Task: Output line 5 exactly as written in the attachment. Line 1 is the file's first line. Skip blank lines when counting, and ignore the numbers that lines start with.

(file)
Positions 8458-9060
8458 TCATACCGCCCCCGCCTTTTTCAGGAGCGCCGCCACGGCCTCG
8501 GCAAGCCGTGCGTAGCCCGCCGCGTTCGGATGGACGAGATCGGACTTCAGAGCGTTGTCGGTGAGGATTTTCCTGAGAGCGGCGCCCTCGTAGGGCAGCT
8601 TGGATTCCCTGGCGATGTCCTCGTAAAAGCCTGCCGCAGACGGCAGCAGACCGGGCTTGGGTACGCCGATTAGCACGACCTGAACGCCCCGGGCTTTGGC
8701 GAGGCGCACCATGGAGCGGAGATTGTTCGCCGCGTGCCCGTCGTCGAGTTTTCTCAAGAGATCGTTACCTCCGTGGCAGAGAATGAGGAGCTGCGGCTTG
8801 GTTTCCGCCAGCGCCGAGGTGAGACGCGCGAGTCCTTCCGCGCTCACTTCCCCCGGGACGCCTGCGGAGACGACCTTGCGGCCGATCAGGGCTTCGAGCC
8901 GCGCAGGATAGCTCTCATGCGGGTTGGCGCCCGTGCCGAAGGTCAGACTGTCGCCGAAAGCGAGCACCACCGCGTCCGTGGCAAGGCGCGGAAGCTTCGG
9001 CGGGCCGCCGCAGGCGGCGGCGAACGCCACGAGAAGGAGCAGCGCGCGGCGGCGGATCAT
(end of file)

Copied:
8701 GAGGCGCACCATGGAGCGGAGATTGTTCGCCGCGTGCCCGTCGTCGAGTTTTCTCAAGAGATCGTTACCTCCGTGGCAGAGAATGAGGAGCTGCGGCTTG